SUITA, Osaka Prefecture–A researcher holds up a blue plastic medical device, resembling a crafting glue gun, which could one day replace needles as the main delivery method for vaccines.
It is mid-January at Osaka University’s Center of Medical Innovation and Translational Research, and the expert is giving a visual demonstration of how the new device works using water in lieu of a vaccine.
The experimental tool is designed to set off a charge of gunpowder to administer the DNA vaccine that has been developed in collaboration with the university’s corporate partners, including AnGes Inc., a drug maker based in Ibaraki, Osaka Prefecture.
It may seem scary, but when put to use during the lab demonstration, the gunpowder that ignited in the device produced anything but a loud bang.
The only sound that could be heard in the room was an electronic beep signaling that the injection procedure was complete.
“You must have been surprised because the process finished very quickly,” said a grinning Hironori Nakagami, a health and development medicine professor, who teaches classes at the university backed by third parties.
It all sounds like something out of “Star Trek,” but the researchers behind the project believe they have found a way to painlessly inject a vaccine into a patient without needles.
The experts say their approach could lead to a painless and more effective method of vaccine delivery that would also be safer for health care workers to administer.
The development comes as people in Japan have started receiving vaccines against the novel coronavirus after vaccinations began in the United States, Europe and elsewhere.
WORKS LIKE AIRBAGS
The device works a little like deploying a car airbag.
An electrical charge ignites a tiny amount of gunpowder to generate gas pressure. A piston then moves, sending the vaccine shooting through tiny apertures. When used on a person, it penetrates into the top layers of their skin relatively painlessly.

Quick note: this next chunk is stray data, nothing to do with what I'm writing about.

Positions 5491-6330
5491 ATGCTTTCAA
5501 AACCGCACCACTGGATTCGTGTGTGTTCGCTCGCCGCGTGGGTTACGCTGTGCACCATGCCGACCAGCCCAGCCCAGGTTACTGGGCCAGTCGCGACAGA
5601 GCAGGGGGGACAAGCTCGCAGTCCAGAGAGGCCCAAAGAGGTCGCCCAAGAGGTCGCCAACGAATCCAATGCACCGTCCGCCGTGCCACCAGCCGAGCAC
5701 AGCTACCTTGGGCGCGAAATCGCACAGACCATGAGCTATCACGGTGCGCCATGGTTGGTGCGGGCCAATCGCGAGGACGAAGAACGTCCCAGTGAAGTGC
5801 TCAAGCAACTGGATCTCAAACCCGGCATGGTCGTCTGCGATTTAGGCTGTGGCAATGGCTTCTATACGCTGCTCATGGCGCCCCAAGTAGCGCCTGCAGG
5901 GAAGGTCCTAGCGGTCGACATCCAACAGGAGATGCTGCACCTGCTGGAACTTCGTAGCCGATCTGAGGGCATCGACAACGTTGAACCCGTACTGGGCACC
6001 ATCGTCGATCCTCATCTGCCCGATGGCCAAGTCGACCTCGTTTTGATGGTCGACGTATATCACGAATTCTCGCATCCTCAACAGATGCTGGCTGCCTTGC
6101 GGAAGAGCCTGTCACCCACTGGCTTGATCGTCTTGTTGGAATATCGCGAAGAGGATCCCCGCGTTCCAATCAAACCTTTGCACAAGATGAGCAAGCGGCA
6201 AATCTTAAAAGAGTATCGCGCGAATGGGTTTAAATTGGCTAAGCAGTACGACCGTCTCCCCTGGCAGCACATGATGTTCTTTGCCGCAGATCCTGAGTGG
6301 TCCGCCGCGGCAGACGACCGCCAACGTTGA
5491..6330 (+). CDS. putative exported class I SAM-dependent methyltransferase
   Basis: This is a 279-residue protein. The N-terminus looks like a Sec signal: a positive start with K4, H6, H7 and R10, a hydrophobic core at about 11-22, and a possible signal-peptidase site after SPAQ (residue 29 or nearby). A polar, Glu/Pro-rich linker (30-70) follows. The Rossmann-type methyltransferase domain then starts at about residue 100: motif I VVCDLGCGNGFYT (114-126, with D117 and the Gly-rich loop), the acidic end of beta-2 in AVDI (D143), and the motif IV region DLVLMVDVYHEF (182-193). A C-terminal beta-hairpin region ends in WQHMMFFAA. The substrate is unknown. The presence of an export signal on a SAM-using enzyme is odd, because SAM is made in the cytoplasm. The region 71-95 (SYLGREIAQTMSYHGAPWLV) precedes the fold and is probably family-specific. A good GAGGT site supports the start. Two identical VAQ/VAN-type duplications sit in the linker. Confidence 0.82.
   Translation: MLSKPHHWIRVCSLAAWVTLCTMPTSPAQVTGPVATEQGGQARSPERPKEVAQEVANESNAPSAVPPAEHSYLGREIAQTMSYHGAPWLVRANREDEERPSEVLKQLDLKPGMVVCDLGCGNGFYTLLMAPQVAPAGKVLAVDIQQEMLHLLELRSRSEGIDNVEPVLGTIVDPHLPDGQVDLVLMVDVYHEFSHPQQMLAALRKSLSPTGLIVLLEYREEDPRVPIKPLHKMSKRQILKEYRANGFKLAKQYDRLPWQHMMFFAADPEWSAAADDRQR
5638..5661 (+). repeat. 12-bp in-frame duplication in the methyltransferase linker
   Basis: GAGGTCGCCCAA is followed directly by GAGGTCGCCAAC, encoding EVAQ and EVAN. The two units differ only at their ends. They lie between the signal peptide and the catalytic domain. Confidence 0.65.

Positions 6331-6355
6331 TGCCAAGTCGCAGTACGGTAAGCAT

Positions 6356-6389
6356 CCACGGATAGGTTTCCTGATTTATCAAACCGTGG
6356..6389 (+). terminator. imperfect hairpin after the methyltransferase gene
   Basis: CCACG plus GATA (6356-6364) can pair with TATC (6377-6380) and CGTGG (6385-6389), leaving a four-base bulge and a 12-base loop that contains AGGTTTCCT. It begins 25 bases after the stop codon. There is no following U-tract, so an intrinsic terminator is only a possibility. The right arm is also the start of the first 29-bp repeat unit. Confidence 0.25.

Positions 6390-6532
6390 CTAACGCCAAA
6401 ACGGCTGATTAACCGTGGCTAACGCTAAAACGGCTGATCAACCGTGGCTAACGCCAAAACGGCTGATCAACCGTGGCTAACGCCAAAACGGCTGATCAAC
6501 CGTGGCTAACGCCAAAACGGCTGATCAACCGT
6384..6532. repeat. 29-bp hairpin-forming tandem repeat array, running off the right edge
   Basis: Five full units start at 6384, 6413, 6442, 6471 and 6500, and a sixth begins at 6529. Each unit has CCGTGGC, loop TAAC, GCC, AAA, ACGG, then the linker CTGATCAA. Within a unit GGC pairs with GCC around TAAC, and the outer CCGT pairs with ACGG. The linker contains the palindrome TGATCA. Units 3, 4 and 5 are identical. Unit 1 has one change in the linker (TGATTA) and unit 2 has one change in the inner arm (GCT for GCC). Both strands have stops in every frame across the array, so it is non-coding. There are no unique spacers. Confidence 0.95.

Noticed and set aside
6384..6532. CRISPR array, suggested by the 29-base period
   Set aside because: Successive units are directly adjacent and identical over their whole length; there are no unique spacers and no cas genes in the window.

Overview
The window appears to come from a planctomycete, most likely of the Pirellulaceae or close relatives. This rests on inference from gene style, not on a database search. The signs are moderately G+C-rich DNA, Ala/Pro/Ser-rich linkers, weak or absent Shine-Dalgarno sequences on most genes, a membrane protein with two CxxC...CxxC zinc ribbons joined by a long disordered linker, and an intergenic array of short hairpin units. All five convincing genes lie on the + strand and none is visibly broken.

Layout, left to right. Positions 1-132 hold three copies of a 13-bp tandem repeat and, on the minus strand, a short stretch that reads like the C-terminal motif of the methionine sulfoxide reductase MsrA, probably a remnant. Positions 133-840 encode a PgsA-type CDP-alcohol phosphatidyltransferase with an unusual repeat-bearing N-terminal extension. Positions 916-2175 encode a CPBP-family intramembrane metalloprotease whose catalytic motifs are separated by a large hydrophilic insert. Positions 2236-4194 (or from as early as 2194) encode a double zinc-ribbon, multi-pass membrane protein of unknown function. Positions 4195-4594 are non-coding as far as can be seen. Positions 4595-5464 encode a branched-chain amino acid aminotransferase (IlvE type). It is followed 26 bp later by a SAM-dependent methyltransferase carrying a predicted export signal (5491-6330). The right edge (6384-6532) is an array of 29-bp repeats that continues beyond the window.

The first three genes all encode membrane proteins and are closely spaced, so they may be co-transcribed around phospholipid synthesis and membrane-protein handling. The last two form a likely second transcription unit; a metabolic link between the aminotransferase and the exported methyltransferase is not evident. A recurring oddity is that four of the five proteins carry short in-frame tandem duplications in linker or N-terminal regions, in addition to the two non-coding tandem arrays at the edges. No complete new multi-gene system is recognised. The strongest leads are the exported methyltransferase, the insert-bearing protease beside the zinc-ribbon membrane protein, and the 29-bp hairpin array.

Under the conventional method to deliver a vaccine, a needle needs to be inserted deep into a person’s arm, causing pain and sometimes inducing fear at the prospect.
The COVID-19 vaccines already available, including one offered by the U.S. pharmaceutical giant Pfizer Inc., get injected into a person’s muscle.
But this new method, developed in partnership with Osaka-based chemical manufacturer Daicel Corp., uses an intradermal injection. It works by targeting the outer-most layers of the skin, called the epidermis and cutis, which are home to more immune cells.
Nakagami said that at first, he doubted gunpowder could be used to administer vaccines. But he changed his mind as the research progressed.
“The vaccine injection and other medical techniques using needles have not changed drastically over the decades,” he said. “A device free of needles will help to prevent accidents in which health care providers and others mistakenly pierce their own skin with used needles.”
According to Nakagami, another advantage of the new technology is that, in some cases, patients “may not feel pain at all.”
The researchers also confirmed through experiments that the test vaccine succeeded in significantly stimulating immune cells using anywhere from one-fifth to one-10th of the normal amount needed when injecting it into a muscle.
In November last year, a clinical study started at Osaka University Hospital into the safety and effectiveness of the technology. Twenty adults have already received inoculations, and the first round of analysis is expected to be carried out by the end of March.
No serious side effects or complaints of pain have been reported yet, although the researchers note they will need to carefully monitor future developments.
As it would be difficult for the university alone to carry out a larger-scale clinical trial, it is expected to seek support from businesses and other entities in the future.
(This article was written by Yusuke Ogawa and Shigeko Segawa.)